In the spirit of experiences such as that, this CD offers some amazing sonic artifacts from back in dem days, including several live performances captured on singer/pianist Ed Volker's Akai reel-to-reel in 1978 at Luigi's Pizza, where they had a weekly gig, and at Tip's in early 1979 (I could have been at that one!). Listening to those is like time-traveling; and I'm reminded how solid and in the zone this band was from the start, already possessing their distinctive sound on Volker's ever-growing treasure trove of original tunes. The recording quality on the earlier live stuff is nothing short of miraculous, considering three decades of water under the bridge, with some literally spilling over the tapes, which were good and baptized by flooding back in 1995; but like the band, they held together through it all and lived to play another day.

The material on these CDs captures moments in time spanning all of those decades and is heavy on live content, with over half the tracks recorded at local gigs and venues around the country. There are choice, previously unreleased studio cuts, too, including two from 1978 done at the legendary Knight Studio in Metairie, where Rads guitarist Camile Baudoin was an engineer. If you are new to the band, Wild & Free would not be a bad place to start to get a feel for what they have been up to all these years. As confirmed fans and tape-traders well know, the Rads have always been best experienced first-person, in performance, or at least captured in their on-stage element. It was no accident that their very first album was a two LP live extravaganza of down and dirty, sweat-soaked rhapsodizing, Work Done On Premises, recorded at Tip's in 1980 and issued on their own label at the time, Croaker Records (also highly recommend). Frequent attendance at their gigs across the land is also advised (as is hearing protection), because, guaranteed, you will never hear the same show twice, as they spontaneously segue through their bountiful repertoire of originals and hip, often surprising covers. A couple of hours of CD programming, no matter how choice, is only a barely reasonable facsimile, a mere whiff of the heady hard stuff that these road-veterans can dish out on any given night; but, turned up loud enough, it'll do just fine until they roll into town.

The Lost Southlake Sessions, The Radiators, Radz Records, 2009 - I waited so long to talk about Wild & Free, this one came in - so I've doubled up. Although the Radiators have made, recorded and sold music on their own terms for the greater part of their 30 year history, when these session were done, they actually had a record deal with an entertainment conglomerate, music videos*, national commercial radio airplay, and the possibility of breaking big. Between 1987 and 1989, the Rads recorded two of three albums for Sony/Epic, Law Of The Fish and Zig-Zaggin' Through Ghostland, mainly using the relatively new Southlake Studios in Metairie, LA. There, at various points during the late 1980s, they also cut a number of demo sessions - original material, mostly written by keyboardist Ed Volker - that went missing along the way amidst the comings and goings of a regularly touring band. As Ed told me recently via email through their Radz label, "A lot of tapes were lost one way or another from Southlake over the years. . . . This [the recently found material on the new CD] is all from a cassette we took pains to master; and it was an exploratory demo session, never meant for release, but the years have been kind to it, so we decided others might like to hear it, too." Excellent decision, fellas.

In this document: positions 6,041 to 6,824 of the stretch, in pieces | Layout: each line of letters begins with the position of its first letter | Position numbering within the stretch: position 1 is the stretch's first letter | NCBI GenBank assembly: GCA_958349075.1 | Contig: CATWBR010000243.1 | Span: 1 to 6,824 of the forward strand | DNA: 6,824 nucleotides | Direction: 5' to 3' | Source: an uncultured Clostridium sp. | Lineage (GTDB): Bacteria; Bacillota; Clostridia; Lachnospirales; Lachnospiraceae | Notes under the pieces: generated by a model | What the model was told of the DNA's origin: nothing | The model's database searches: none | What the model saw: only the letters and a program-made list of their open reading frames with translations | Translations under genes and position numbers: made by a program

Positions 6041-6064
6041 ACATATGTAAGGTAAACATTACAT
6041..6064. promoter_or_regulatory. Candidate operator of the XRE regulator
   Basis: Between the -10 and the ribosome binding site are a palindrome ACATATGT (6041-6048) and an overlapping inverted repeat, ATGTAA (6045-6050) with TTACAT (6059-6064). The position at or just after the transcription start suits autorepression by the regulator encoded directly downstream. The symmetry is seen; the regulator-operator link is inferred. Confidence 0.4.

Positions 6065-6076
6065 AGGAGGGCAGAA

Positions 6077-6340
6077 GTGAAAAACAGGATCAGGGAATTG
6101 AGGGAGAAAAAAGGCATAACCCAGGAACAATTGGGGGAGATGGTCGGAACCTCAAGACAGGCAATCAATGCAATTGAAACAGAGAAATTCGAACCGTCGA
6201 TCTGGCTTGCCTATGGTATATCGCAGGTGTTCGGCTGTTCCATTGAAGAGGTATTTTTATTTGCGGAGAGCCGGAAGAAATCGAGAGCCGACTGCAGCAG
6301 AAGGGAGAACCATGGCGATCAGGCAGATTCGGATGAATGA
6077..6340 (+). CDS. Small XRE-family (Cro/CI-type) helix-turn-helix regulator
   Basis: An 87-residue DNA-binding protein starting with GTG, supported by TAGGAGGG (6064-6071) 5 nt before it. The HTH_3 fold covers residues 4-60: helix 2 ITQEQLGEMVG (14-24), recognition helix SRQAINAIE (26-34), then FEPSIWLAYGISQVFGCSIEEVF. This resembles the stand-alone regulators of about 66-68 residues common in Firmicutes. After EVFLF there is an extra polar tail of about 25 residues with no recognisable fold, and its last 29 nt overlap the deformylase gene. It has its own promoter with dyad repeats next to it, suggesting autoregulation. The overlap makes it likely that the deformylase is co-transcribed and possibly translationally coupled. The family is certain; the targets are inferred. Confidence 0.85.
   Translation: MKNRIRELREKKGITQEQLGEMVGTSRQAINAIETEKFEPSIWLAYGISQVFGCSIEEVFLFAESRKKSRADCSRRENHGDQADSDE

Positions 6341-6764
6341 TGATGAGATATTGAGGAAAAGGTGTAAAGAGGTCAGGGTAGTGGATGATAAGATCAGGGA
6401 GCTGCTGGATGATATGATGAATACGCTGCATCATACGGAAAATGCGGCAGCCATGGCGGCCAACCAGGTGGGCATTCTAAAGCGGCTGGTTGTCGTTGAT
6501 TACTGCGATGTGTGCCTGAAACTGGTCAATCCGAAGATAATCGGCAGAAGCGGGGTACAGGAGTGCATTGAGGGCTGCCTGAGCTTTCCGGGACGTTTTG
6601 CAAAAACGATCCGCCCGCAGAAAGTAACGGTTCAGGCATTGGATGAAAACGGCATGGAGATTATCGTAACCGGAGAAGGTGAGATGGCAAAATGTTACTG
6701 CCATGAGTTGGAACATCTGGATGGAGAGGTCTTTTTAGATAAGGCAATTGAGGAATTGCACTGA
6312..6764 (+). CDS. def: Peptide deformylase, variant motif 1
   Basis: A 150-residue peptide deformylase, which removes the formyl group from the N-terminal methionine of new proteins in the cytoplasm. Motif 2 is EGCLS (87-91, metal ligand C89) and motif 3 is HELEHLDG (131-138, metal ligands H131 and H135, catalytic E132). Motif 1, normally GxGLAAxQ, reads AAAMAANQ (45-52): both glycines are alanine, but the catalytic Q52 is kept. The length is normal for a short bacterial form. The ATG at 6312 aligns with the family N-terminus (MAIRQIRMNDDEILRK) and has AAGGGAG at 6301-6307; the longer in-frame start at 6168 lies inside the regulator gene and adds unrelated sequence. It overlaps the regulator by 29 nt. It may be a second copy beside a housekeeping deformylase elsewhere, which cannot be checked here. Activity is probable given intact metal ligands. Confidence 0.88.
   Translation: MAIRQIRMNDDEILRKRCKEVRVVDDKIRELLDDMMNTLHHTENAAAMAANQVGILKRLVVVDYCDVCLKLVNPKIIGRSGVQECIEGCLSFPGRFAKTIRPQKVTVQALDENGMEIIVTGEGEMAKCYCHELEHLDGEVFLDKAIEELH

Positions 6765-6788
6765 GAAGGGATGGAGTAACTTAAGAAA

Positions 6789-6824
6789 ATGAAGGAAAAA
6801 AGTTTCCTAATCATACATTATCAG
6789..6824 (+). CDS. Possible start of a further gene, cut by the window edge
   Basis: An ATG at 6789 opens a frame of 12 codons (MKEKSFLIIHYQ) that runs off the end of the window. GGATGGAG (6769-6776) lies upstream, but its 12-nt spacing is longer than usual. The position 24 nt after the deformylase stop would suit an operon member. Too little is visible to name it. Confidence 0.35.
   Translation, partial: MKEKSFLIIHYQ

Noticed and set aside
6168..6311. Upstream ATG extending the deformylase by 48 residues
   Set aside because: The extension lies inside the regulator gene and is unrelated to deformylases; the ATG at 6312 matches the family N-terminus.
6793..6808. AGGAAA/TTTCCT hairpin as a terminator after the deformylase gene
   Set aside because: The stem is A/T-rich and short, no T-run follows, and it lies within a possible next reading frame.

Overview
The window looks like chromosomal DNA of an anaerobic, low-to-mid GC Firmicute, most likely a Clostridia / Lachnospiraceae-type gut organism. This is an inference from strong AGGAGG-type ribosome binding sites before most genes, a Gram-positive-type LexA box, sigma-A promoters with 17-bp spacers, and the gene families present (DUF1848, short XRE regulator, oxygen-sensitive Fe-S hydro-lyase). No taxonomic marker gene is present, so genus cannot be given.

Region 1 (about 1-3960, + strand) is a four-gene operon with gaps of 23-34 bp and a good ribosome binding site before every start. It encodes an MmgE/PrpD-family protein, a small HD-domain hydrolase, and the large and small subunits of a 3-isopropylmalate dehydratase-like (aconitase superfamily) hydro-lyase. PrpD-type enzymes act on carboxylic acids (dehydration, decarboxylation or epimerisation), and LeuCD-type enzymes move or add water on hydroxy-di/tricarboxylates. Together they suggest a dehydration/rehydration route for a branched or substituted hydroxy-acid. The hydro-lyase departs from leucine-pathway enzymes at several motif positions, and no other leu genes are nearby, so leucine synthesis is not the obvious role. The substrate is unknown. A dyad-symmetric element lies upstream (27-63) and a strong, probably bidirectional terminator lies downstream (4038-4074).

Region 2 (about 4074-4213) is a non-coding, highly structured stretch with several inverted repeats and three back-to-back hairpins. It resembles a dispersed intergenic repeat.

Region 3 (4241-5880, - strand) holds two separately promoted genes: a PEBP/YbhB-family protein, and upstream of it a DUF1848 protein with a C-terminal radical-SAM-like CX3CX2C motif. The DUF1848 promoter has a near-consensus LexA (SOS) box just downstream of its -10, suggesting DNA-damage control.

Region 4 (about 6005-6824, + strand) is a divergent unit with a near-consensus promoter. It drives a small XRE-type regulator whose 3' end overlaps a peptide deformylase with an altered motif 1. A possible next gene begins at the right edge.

A stroke of luck uncovered the cassette; and, thankfully, the Rads saw fit to digitally re-master and release it, so that we all now have access to at least some of those lost sessions, 14 songs, to be exact. It's a kick to listen in on formative, yet focused versions of these tunes, a number of which were later recorded for official releases. And while the sound may not quite be master quality, the kick-butt performances on this CD certainly are. Shoot. Maybe they never meant to release these sessions commercially, but they certainly could have - maybe should have. Much of the masterfully played material was that strong. Instead, renderings of six of the tunes found on The Lost Southlake Sessions appeared in 1991 on the band's third, final, and, to me, most uneven Epic album, Total Evaporation (a title which perfectly summed up their deal with the label), recorded in Memphis with the legendary Dixie Flyer, Jim Dickinson [who passed away 8-15-2009, I am sad to update], producing. Of course, that ship has long since sailed and sunk; but it seems now that the album could have benefited by using more of the songs from that lost cassette. Several more of them did eventually make it onto the Rads' later releases for various independent labels, including their own, and, of course, into the incredibly large reservoir of material they channel live nightly. Still, six of the songs here are new on CD, having never before appeared on a sanctioned Rads release.